Younger users create more content
69% of Gen Z spend almost 7 hours a week (6.9 hours) creating and publishing digital content. This compares with 59% of Millennials who spend 6.8 hours and 46% of Gen X who spend 5.9 hours each week. This is according to a survey conducted by Newzoo, published this week in Business of Apps.
Digital Creator Association launched by ex Gleam exec
Philip Hughes, ex-Gleam Futures COO and entertainment IP lawyer, has launched the Digital Creator Association (“DCA”). The DCA is a not-for-profit trade association for all digital creators, influencers, and their professional commercial representatives. Its aims are to:
Protect the careers and reputations of creators
Help professionalise the space
Champion inclusivity and representation to ensure the industry’s longevity and effectiveness.
Board members include leading digital creators such as Patricia Bright and Lucy Edwards, alongside talent management industry veterans including Dominic Smales and Lucy Loveridge.
Neal Mohan to head YouTube as CEO Susan Wojcicki announces departure
This week Susan Wojcicki announced she is stepping down as YouTube CEO after nine years, and nearly 25 years with Google. Neal Mohan will lead YouTube after her departure, though he won’t be immediately anointed CEO. Mohan’s title will be SVP and Head of YouTube.
Mohan offers a safe pair of hands. He and Wojcicki have worked together for 15 years. Wojcicki brought Mohan across to YouTube when she took over as CEO. Mohan became YouTube’s Chief Product Officer in 2015.
Time will tell whether safe hands can win amid an advertising slowdown and heightened competition from TikTok. It’s also worth noting that YouTube has lost several other key figures recently, including business officer Robert Kyncl, business finance officer, Martin Kon, and Matt Koval, head of creator liaison.
Ms Wojcicki said in an open letter to YouTube creators that she intends to focus on “family, health, and personal projects I'm passionate about”. However, she is to "take on an advisory role across Google and Alphabet."
Wojcicki is pals with Google founders Larry Page and Sergey Brin. She rented her home’s garage to the pair back in 1998 and later became Google’s employee number 16 (today there are around 175,000 employees at Alphabet).
Social media tops brand discovery for Gen Z
More Gen Z discover new brands and products via social media than search engines, according to GWI research.
Beyond discovery, the number of Gen Z turning to social for product research has leapt 35% since 2015. Three-in-10 Gen Z now say they use social media as a place for inspiration. This makes social media a one-stop-shop for their purchase journey. Gen Z want to be inspired, rather than simply informed, and social media platforms like TikTok fill this role. GWI positions this as a mindset shift from “I know what I want to find/search for” to “I want to explore and find things I didn’t even know I needed”.
In what seems to have become a semi-regular feature for this newsletter, we turn again to the media’s reporting of de-influencing. Regular readers will recall we discussed de-influencing at length in newsletter #92, and again last week. This week, the Financial Times - along with academic newsletter The Conversation - threw their caps in the ring to discuss the trend.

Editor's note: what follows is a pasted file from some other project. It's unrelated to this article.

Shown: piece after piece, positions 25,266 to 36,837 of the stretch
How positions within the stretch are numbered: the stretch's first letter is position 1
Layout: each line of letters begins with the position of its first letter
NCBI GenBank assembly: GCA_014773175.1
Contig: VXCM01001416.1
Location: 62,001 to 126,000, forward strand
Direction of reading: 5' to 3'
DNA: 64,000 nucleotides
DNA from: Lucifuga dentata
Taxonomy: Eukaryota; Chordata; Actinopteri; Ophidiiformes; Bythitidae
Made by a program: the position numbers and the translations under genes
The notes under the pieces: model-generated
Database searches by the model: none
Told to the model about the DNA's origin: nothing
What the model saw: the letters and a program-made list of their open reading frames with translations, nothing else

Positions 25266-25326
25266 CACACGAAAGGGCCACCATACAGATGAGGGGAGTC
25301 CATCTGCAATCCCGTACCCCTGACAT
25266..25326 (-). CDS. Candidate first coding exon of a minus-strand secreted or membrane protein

“De-influencing is just as manipulative as any other social media performance. It is instead a sign of economic anxiety,” says the FT.
More constructively, Prof. Kate Daunt and two senior lecturers in Marketing write, “Rather than representing the demise of influencers, de-influencing is an opportunity for them to reassert their original “guru” role and gain trust through transparency and authenticity. It is a strategy used to protect their influencer role – and future income.”
By guru status, the writers are referring to ‘role prioritisation’ - where YouTubers appreciate they have to adapt to increasing follower distrust, and so concentrate on their subject matter expertise over the “influencer” role.
Hilton uploads 10-min ad to TikTok … and it works
Hotel chain Hilton shared a new 10-minute ad to its TikTok account this week. A 10-minute ad? Are you cray-cray? Findings from a 2021 TikTok internal report showed nearly 50% of users thought videos longer than a minute long were stressful. So, how stressed out could a 10-minute advertisement make you feel? Surely that would be sufficient to alienate all customers and prospects, plus get the hotel brand laughed off the video-sharing entertainment platform?
Not so, according to the stats. At the time of writing, five days after posting, the ad has attracted 12.1m views, 332.2k likes, 17.8k comments, and 9k shares. I wrote more about this ad earlier in the week.
Airbnb: Benefits of brand building over performance marketing
Two years ago, Airbnb swapped performance marketing for brand building. The result? The company’s most profitable fourth quarter ever. [MarketingWeek].
HMRC comes for creators
HM Revenue & Customs is writing to thousands of influencers to remind them of their tax liabilities. According to the Financial Times, “HMRC is writing to 2,300 online content creators, who make money or receive gifts for posting material on platforms such as Instagram, TikTok and YouTube”.
Readers will recall that in newsletter #92, we looked at how tax authorities in Australia, India, and Singapore are targeting influencers.